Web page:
Silently stalking the few more feet to it, he dropped to one knee beside the wet slick of water creeping into the city through the grate, he cracked open the metal canister and gingerly withdrew the glass vial from within. He stared at the sickly green liquid glistening in the bottom of it, only a few drops compared to the stormwater system he was about to introduce it to, but that would be enough. Or at least it would be if he hadn’t been duped and if the science was solid and if he’d incubated the virus enough and if it managed to snake its way all the way past the inner filters and grates and if this problem stayed unfixed long enough for it to do all of that and if-
“Hold it right there, fella.” Came a deep, thickly accented voice from behind Nezumi, coupled with the distinct click of a gun, the old kind, the kind that still shot large, heavy, lead slugs. Was he holding it with one hand or two? That was important. He felt the cold metal of its barrel pressing into the back of his head, just below his ponytail. The first feeling one gets after having a gun pressed to their head isn’t, as you might expect, fear. It isn’t even hatred, or a sick feeling. Or at least, it wasn’t for Nezumi. It wasn’t his first time being at the business end of a firearm. What he felt was a wave of self admonishment.
Idiot. From his position, Shion was hidden among the rocks to his right and slightly behind him, the wall and grate on his left. There was no way he could take a look to see if his companion was safe without giving away his position. Please Shion, if you’ve ever made a good tactical choice, don’t play the hero. Stay where you are. Aloud, to the sentry, he said evenly, “You got me. I’m not moving.”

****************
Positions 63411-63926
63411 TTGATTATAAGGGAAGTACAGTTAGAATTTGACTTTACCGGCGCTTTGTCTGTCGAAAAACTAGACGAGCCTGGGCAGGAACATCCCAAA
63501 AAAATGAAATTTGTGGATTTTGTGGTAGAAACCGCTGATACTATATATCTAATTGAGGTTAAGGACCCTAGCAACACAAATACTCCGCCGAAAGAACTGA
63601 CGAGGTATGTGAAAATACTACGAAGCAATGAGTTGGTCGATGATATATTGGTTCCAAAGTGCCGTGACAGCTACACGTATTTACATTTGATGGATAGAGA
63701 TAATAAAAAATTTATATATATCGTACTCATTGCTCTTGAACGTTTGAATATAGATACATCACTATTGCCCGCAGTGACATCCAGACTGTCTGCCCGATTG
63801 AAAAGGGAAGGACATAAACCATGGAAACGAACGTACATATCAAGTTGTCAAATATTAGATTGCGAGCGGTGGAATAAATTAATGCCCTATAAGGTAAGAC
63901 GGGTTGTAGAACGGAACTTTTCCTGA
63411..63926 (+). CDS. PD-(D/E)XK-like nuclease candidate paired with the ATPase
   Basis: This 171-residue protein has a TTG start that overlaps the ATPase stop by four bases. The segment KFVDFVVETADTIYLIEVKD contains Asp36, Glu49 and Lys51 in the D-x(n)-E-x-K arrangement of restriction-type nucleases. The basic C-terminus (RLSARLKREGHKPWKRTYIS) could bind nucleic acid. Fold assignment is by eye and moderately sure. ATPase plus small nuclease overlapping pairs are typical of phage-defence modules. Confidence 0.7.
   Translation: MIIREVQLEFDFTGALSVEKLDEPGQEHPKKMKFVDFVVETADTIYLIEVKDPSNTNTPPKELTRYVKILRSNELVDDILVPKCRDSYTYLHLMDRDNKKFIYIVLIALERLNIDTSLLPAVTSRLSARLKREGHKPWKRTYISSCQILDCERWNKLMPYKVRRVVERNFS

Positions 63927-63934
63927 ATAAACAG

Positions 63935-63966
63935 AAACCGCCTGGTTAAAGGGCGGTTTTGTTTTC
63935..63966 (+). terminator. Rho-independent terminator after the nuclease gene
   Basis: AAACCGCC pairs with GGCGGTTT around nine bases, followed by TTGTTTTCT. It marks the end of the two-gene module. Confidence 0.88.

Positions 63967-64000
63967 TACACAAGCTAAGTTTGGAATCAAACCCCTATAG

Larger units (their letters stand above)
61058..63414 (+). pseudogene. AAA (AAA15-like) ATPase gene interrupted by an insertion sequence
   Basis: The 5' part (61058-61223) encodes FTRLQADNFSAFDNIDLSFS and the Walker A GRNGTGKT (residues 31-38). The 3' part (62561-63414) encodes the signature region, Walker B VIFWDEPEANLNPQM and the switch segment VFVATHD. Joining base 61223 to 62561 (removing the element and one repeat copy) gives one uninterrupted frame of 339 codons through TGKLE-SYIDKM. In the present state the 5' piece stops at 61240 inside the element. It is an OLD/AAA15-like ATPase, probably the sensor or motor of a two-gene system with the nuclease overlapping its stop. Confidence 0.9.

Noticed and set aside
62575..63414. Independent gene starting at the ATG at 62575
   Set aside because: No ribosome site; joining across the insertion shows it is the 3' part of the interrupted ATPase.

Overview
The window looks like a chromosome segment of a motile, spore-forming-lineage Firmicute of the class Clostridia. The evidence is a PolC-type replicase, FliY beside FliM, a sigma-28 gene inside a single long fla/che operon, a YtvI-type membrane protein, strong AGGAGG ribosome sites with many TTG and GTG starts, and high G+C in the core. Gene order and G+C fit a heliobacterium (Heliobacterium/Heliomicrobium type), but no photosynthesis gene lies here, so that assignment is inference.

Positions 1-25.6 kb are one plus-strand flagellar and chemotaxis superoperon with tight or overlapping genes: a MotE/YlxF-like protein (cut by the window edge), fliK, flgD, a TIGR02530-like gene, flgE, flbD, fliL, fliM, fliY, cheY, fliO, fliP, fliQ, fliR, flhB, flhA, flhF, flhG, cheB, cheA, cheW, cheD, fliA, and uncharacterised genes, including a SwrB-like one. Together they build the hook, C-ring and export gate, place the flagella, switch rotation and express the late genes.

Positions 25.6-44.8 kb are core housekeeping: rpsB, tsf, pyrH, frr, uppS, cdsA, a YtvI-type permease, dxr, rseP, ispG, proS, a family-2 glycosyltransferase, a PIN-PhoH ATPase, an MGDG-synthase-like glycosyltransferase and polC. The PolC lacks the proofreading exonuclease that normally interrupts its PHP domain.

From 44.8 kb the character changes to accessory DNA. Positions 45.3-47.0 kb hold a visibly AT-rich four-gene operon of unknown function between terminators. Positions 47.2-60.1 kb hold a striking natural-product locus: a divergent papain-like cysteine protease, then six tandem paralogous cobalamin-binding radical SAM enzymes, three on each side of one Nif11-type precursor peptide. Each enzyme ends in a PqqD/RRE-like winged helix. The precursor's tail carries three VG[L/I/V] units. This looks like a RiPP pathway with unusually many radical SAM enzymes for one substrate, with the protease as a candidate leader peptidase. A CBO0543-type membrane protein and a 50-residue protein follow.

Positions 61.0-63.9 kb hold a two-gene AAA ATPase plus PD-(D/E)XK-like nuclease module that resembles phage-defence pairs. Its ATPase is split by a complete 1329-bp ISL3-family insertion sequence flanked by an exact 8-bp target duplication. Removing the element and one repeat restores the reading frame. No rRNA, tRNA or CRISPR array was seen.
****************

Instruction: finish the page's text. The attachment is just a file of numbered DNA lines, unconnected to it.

“Hands up where I can see them.” He could hardly pick up the words over the pounding of his heart in his ears. Every nerve was on fire. The gun jabbed a little harder. Not moving his head, Nezumi darted his gaze down at the vial nestled in his gloved hand. His hands were large and the vial was relatively small, but not small enough to be totally hidden. The guard would see it immediately if he held up his hands. Likely, then, that he’d take it and either confiscate it, which would squander a month’s worth of planning, or else crush it beneath his boot, exposing both of them. Neither was an attractive option.
He had to get it open and get it into the water and, ideally, not die doing so.
Nezumi settled on the worst plan he could have.